The J/80 offers the best combination of stability, speed, ease of handling, advanced construction &
trailer-ability for a 26.5 footer. She can compete in one design with the standard jib or in PHRF with the optional genoa tracks and overlapping 135%. Perhaps most importantly, she is a fun and exciting daysailer.
This 1994 model comes well-equipped with a single-axle Triad trailer that has 2 diamond-plate storage
boxes, 5 HP outboard, recent sails & halyards, Velocitek Prostart, TackTick micro compass, new
un-installed interior cushion covers and padded keel & rudder covers. She even has a Simrad Tiller Auto
Pilot. She’s a nice boat ready-to-go for upcoming East Coast J/80 regattas, asking $23,900.
Contact Tom Bobbin at McMichael Yacht Brokerage 203-554-8309 or email- email@example.com
Even before you step upon J-TRIPPER, the high level of care and maintenance is obviously apparent. Not only is the boat clean but the halyards are held off the deck, the jib lead lines are held off the deck, the A-sym pole is covered and the Dodger is on and ready for cruising. Stepping on the boat you’ll notice the like new non-skid – you’ll be hard pressed to find a nick or scratch on this cherry deck job.
From the foot stops to the steps down below the varnish has been consistently maintained, the counters have been kept clean and one could eat out of the bilge, if you were so inclined.
This boat is truly turnkey and priced very competitively considering the condition of the boat. Do not miss the chance to look at J-TRIPPER, this is an amazing J/109 for the money. She’s offered at $164,500 USD.
Contact Ben Braden at Sail Northwest- firstname.lastname@example.org or ph# 206-286-1004
Own a piece of yachting history! This famous J/122 is for sale, one of the most accomplished J/122s on the market. Recently, she famously won the 2013 Stamford-Vineyard Race Overall with an all youth team. Competitive both offshore as well as around-the-buoys, this gorgeous navy blue sloop has it all to continue winning long into the future. She has an extensive inventory of sails and marine electronics/ navigation gear to accommodate both types of racing— offshore and one-design. Immaculately maintained by her owners and sailed primarily on Long Island Sound summers, she’s ready to take the next step in her future. Located in Mamaroneck, NY.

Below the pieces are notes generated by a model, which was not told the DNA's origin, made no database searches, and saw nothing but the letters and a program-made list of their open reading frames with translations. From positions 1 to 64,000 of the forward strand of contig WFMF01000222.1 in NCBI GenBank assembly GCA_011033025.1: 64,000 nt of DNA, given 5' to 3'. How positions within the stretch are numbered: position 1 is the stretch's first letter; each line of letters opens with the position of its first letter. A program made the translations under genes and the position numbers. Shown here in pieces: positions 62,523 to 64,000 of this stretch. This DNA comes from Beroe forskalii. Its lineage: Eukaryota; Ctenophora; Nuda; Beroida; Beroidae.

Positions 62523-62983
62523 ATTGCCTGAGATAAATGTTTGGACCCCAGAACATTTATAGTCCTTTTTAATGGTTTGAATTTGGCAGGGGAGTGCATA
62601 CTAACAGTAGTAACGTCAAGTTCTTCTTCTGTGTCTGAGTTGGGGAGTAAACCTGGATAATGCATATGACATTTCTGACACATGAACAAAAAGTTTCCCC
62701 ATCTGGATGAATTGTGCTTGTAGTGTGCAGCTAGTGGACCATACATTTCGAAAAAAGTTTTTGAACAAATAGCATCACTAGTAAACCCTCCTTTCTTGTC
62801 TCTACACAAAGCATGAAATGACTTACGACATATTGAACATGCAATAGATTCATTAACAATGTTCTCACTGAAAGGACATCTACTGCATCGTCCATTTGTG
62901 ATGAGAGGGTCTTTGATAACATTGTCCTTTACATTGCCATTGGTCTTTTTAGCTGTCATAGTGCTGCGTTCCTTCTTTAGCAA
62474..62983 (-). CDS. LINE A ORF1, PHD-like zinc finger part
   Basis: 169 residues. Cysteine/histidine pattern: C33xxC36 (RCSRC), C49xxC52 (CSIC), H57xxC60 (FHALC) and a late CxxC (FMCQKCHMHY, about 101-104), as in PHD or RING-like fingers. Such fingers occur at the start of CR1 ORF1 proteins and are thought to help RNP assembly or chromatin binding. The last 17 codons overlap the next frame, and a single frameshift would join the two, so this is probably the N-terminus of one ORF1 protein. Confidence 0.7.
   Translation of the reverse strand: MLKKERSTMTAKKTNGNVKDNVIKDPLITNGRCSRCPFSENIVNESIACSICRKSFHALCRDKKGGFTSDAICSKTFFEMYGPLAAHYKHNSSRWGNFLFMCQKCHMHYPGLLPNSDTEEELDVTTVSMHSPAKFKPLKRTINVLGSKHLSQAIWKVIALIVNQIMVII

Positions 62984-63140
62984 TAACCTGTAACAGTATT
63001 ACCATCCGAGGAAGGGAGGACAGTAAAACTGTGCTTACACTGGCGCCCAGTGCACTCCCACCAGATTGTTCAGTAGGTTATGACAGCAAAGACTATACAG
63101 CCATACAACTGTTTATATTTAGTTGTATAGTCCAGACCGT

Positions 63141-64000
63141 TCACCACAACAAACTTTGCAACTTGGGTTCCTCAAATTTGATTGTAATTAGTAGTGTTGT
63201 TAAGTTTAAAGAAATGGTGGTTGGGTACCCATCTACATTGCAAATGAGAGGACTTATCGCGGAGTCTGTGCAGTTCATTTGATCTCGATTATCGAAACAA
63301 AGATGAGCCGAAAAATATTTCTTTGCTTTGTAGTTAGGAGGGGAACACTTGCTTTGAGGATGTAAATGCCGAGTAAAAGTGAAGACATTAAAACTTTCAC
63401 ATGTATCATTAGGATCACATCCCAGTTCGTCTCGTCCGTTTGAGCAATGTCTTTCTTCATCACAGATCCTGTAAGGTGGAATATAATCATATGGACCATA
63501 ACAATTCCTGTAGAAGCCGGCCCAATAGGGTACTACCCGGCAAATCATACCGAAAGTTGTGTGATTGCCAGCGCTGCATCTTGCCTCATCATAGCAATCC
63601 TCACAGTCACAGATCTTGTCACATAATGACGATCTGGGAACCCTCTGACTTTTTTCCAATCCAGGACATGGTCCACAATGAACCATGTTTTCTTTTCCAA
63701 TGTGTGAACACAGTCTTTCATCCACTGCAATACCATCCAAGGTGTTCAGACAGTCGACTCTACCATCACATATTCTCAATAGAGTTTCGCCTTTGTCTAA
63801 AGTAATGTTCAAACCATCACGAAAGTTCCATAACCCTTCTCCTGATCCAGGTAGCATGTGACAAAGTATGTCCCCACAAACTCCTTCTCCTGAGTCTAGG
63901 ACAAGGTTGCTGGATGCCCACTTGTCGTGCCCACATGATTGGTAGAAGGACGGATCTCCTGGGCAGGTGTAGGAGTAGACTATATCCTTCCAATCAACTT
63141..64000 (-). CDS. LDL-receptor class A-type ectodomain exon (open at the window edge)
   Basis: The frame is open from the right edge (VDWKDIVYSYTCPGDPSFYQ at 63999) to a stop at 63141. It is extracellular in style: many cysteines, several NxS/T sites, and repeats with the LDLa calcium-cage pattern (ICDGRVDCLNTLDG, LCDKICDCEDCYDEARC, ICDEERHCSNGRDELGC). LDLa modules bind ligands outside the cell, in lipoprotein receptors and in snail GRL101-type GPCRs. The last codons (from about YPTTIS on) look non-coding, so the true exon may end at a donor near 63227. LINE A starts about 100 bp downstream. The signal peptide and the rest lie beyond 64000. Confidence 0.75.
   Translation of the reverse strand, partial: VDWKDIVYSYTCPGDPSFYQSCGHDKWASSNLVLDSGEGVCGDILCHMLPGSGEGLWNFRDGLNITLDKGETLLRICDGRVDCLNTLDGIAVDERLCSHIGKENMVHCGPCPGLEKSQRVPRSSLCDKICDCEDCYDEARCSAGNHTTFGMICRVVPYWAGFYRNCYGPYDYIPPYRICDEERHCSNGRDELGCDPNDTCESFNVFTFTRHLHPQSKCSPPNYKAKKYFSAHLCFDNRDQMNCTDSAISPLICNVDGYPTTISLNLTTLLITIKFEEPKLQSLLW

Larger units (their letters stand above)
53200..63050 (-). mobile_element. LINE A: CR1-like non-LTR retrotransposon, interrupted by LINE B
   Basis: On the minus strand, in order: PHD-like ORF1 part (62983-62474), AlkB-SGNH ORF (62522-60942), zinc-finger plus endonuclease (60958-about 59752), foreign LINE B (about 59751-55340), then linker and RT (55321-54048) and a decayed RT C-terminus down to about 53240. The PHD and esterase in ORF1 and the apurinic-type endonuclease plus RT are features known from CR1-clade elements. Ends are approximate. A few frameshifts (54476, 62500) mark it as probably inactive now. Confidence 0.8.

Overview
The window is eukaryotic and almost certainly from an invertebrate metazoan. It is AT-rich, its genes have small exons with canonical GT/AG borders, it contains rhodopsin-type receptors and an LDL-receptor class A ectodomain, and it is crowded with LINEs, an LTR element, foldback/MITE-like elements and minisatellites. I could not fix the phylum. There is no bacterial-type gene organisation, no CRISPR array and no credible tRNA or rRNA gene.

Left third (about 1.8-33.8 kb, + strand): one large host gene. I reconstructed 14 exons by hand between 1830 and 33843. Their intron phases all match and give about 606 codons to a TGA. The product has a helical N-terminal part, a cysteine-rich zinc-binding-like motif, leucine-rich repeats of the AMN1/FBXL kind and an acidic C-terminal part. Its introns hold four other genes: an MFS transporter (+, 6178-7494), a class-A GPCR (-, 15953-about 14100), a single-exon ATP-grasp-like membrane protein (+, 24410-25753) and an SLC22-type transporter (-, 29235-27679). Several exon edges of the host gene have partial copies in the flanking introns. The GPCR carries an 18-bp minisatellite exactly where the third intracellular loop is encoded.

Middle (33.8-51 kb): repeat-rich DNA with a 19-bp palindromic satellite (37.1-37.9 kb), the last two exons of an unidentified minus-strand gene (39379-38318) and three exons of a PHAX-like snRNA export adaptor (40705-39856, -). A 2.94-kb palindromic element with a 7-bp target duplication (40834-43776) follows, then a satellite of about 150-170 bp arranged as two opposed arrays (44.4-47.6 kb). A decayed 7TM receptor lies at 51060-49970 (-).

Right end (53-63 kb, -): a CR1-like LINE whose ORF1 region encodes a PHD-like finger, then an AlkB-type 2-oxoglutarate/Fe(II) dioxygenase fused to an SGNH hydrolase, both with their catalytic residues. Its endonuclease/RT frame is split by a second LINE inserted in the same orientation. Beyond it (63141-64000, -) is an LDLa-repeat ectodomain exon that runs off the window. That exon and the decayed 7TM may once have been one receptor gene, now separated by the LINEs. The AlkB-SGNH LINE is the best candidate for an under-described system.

Contact Rusty Stewart, the McMichaels Yacht Brokerage and central listing- ph# 914-419-7967 or email- email@example.com
J/46 For Sale
This is one of the nicest J/46’s on the market today. She has been maintained to the highest level. All gear on board needed to race & cruise – she has done three Bermuda Races & is ready for 2014! She was built in 2002. Her extremely extensive inventory of goodies includes SSB, all B&G Nav instruments everywhere, 30 amp charger/inverter, colossal amounts of UK Sails (main, spinnakers, jibs, genoas, etc), Lewmar winches include 2 electric primaries for short-handed sailing, Espar diesel heater with 3-cabin ducting, plus other stuff like 2008 Winslow 12-man raft in turtle pack, bimini top, dodger, Fairclough canvas winter cover w/metal frame, full cockpit cushions, teak cockpit table, hot & cold cockpit shower, Lewmar electric windlass, 35# Plow anchor, & outboard engine bracket. She can be seen at McMichaels in Mamaroneck, NY. Asking $350,000.
Contact Rusty Stewart, the McMichaels Yacht Brokerage and central listing- ph# 914-419-7967 or email- firstname.lastname@example.org
TEN was built as a custom order J/160 built in 1997 and is the “deep keel (8’ 8”) model. No expense was spared during the build with every major option selected and many custom options added. “Ten” is located in the Pacific northwest and is now available for immediate sale- asking CAN$ 549,900.
Upgraded Quantum sails in 2006 and professionally maintained with constant upgrades to ships equipment.